Some years end up being cultural pivot points. 2020 was one such year, with COVID-19 as the first existential threat to our culture since World War II. And architecture—the process of creating buildings—will, like everything else, change as a result.
Amid this culture shift, popular perceptions of architecture often get divided into two camps that are as deaf to each other as MSNBC and Fox News: the fringe worlds of the National Civic Art Society (NCAS) and architecture’s “Deep State” (that is, mainstream architecture schools, journalism, and awards).
Perhaps the culmination of this fracturing of architecture into two camps, Modern and Traditional, is the last-minute effort on Dec. 21, 2020, by the federal administration to define beauty in its executive order promoting “beautiful Federal civic architecture.” The order opines: “It is time to update the policies guiding Federal architecture to ... ensure that architects designing Federal buildings serve their clients, the American people.”
Any number of mainstream architects have drawn the link between this effort and fascism, and any number of traditionalist architects have decried modernism and modernists as literally evil.
These style wars would be sad if the entire debate wasn’t so stupid. “Style” is an outcome, not a motivation, and in architecture, outcomes are the tips of icebergs of effort. To trivialize the motivations of these outcomes based on “style” into either “fascist” or “evil” is inane. Even the results of an October 2020 NCAS-sponsored Harris Poll to assess Americans’ preferred architecture for federal buildings shows about 30% of Americans (a bipartisan selection, at that) prefer Modern (fascist) architecture, while 70% favor Traditional (evil) architecture.
Amidst a sea of sequestering humanity, this tiny comic opera of bellicose projections is completely tone deaf. Architecture may be leaving a century of top-down systemic organization, but that has nothing to do with “style.” After 45 years of making things decried by various magazines, design juries, and potential clients as either traditionally lame or insensitively modern, I can legitimately posit a truth: Beauty is both universally felt and individually perceived, and it has nothing to do with “style.”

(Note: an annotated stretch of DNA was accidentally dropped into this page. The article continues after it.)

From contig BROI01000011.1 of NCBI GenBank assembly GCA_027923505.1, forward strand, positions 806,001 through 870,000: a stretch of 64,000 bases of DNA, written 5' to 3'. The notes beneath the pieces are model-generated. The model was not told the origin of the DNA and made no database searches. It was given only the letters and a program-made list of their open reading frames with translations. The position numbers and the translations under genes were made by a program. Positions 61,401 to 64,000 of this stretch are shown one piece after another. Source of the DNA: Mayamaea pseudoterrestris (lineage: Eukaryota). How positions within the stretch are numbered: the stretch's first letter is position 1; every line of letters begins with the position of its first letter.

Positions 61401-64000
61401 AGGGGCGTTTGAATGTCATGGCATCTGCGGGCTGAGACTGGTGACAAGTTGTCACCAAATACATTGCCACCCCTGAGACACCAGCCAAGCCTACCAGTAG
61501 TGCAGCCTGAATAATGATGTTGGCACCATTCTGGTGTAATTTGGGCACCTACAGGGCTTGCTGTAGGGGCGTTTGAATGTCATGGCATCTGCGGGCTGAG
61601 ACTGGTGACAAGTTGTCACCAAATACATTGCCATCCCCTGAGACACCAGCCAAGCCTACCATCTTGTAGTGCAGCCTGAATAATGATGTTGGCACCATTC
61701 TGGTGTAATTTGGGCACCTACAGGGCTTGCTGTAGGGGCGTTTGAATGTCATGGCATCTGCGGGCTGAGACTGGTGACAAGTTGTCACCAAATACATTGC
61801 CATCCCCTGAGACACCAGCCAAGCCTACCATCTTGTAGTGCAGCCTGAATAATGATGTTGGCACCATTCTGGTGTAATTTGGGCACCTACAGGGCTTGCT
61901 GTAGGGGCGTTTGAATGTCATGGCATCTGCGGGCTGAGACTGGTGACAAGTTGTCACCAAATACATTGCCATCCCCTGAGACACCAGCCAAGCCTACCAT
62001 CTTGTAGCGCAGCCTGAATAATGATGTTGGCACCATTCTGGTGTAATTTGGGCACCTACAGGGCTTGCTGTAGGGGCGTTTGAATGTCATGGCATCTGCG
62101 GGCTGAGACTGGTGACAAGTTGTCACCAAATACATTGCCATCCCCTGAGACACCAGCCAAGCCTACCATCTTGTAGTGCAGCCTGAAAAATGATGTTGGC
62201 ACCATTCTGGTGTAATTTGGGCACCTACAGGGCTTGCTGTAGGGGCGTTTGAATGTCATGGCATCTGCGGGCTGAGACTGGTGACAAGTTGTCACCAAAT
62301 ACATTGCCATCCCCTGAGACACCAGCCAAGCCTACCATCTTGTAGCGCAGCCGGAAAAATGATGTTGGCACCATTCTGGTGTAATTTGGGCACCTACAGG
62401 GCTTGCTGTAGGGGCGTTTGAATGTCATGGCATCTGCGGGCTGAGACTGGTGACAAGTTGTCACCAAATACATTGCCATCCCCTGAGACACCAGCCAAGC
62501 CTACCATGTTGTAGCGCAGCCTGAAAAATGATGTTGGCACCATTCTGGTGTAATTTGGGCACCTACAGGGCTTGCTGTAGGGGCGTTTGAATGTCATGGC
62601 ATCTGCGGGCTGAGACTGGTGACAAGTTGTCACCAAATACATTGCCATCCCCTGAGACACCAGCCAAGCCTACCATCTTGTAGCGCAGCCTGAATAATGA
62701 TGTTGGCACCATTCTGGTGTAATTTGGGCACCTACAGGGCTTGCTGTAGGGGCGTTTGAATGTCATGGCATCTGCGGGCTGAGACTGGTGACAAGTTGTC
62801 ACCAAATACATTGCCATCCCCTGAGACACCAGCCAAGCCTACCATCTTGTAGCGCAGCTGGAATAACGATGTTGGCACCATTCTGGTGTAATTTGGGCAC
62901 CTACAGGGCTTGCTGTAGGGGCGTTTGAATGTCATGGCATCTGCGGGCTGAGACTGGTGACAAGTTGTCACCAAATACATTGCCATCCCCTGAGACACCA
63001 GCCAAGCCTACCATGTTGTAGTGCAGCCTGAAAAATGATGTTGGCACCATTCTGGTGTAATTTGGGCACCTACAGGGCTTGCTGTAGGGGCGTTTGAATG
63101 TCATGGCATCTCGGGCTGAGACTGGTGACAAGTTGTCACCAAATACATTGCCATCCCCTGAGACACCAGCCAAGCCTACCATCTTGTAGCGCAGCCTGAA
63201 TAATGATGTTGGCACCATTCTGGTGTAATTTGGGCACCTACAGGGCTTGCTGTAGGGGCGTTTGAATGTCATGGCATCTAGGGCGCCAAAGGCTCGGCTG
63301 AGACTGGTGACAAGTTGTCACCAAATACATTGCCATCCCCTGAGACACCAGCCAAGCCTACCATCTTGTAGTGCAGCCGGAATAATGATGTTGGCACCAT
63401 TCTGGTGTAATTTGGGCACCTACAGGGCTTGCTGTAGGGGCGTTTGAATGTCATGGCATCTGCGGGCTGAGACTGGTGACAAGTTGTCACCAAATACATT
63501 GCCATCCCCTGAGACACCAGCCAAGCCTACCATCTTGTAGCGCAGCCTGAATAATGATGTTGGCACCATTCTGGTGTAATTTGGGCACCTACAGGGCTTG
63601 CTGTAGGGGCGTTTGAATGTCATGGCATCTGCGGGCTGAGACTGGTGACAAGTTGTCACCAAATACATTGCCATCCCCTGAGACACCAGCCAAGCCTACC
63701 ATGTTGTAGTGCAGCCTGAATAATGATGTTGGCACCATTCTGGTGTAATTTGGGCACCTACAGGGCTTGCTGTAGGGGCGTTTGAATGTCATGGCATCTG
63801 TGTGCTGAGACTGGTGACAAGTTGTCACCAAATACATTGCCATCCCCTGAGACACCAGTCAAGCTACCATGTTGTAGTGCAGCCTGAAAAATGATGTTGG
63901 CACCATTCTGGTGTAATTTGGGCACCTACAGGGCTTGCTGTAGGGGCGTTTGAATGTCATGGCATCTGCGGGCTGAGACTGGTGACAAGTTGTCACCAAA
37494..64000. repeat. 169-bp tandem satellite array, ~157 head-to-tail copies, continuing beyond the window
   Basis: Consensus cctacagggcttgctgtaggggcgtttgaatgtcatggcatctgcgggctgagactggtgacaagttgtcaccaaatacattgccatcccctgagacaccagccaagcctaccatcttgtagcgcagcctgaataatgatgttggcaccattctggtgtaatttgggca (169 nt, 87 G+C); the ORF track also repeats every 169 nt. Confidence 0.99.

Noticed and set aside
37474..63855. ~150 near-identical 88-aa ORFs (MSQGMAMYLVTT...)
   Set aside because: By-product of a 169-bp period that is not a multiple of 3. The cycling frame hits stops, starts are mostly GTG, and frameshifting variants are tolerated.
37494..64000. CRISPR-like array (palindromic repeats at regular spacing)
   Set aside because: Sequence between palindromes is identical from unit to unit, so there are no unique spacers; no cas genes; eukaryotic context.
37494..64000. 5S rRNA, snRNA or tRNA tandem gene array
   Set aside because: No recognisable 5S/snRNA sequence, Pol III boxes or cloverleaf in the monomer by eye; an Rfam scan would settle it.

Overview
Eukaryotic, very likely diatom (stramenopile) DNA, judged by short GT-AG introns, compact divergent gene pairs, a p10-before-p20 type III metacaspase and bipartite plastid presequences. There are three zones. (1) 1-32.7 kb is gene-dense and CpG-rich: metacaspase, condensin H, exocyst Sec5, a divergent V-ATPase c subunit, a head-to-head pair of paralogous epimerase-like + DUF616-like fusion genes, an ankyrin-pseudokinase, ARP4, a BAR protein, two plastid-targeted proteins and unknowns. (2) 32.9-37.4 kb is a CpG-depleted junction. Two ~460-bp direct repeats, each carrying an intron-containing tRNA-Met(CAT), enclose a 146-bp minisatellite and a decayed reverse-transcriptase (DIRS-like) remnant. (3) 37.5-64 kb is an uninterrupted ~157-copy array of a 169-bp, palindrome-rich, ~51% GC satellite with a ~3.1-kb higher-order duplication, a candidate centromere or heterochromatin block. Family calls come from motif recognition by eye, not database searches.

Our year of COVID-19 isolation has seen us focus on our homes and lives with unprecedented intimacy. This focus has made understanding motivation far more important than controlling outcomes. But while we may begin to live our values, we are clueless about what the outcomes may be. In that way, 2020 flips the paradigm of outcome-based architecture and focuses us all on the undeniable motivations previously obscured by the noise of our pre-COVID lives. Architecture may be coming to value motivations as criteria for understanding it, versus valuing outcomes as the validation of any particular aesthetic.
The Lincoln Memorial and the black, granite wall of the Vietnam Veterans Memorial sit adjacent to each other in Washington, D.C. In the specious inanity of style wars, one is evil, the other fascist. Yet no one who has seen either memorial actually believes these insults because we know these works’ motivations, despite their exquisitely different outcomes. Humans untouched by either the Civil or Vietnam wars weep in their silent connection. Architecture is that connection, not “style.”
Duo Dickinson is the principal of Duo Dickinson, Architect, in Madison, Conn.
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